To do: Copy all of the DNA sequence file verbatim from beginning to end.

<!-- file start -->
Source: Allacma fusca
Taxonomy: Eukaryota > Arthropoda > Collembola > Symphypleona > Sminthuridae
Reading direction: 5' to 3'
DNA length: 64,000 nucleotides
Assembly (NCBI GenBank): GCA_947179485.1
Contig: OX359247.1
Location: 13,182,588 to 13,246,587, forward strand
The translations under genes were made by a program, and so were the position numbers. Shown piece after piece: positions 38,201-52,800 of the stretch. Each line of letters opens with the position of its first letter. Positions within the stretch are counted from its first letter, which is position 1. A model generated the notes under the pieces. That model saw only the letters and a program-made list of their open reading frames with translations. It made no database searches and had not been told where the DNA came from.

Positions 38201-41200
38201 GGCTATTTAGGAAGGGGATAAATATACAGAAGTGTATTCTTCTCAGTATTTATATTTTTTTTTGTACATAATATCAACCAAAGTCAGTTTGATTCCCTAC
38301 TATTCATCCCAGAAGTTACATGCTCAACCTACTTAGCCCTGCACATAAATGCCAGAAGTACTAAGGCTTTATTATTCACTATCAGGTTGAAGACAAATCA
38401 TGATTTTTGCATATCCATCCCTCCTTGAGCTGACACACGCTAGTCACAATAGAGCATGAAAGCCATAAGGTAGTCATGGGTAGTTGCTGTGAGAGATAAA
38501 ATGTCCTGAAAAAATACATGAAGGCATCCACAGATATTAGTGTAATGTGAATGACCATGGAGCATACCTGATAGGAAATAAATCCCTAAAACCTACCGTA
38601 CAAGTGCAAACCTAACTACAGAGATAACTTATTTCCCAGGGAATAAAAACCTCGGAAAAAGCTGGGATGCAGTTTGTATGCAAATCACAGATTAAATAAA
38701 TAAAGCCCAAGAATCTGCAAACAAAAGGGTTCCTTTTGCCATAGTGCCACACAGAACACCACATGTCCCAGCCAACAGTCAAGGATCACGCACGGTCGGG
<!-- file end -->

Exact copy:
Source: Allacma fusca
Taxonomy: Eukaryota > Arthropoda > Collembola > Symphypleona > Sminthuridae
Reading direction: 5' to 3'
DNA length: 64,000 nucleotides
Assembly (NCBI GenBank): GCA_947179485.1
Contig: OX359247.1
Location: 13,182,588 to 13,246,587, forward strand
The translations under genes were made by a program, and so were the position numbers. Shown piece after piece: positions 38,201-52,800 of the stretch. Each line of letters opens with the position of its first letter. Positions within the stretch are counted from its first letter, which is position 1. A model generated the notes under the pieces. That model saw only the letters and a program-made list of their open reading frames with translations. It made no database searches and had not been told where the DNA came from.

Positions 38201-41200
38201 GGCTATTTAGGAAGGGGATAAATATACAGAAGTGTATTCTTCTCAGTATTTATATTTTTTTTTGTACATAATATCAACCAAAGTCAGTTTGATTCCCTAC
38301 TATTCATCCCAGAAGTTACATGCTCAACCTACTTAGCCCTGCACATAAATGCCAGAAGTACTAAGGCTTTATTATTCACTATCAGGTTGAAGACAAATCA
38401 TGATTTTTGCATATCCATCCCTCCTTGAGCTGACACACGCTAGTCACAATAGAGCATGAAAGCCATAAGGTAGTCATGGGTAGTTGCTGTGAGAGATAAA
38501 ATGTCCTGAAAAAATACATGAAGGCATCCACAGATATTAGTGTAATGTGAATGACCATGGAGCATACCTGATAGGAAATAAATCCCTAAAACCTACCGTA
38601 CAAGTGCAAACCTAACTACAGAGATAACTTATTTCCCAGGGAATAAAAACCTCGGAAAAAGCTGGGATGCAGTTTGTATGCAAATCACAGATTAAATAAA
38701 TAAAGCCCAAGAATCTGCAAACAAAAGGGTTCCTTTTGCCATAGTGCCACACAGAACACCACATGTCCCAGCCAACAGTCAAGGATCACGCACGGTCGGG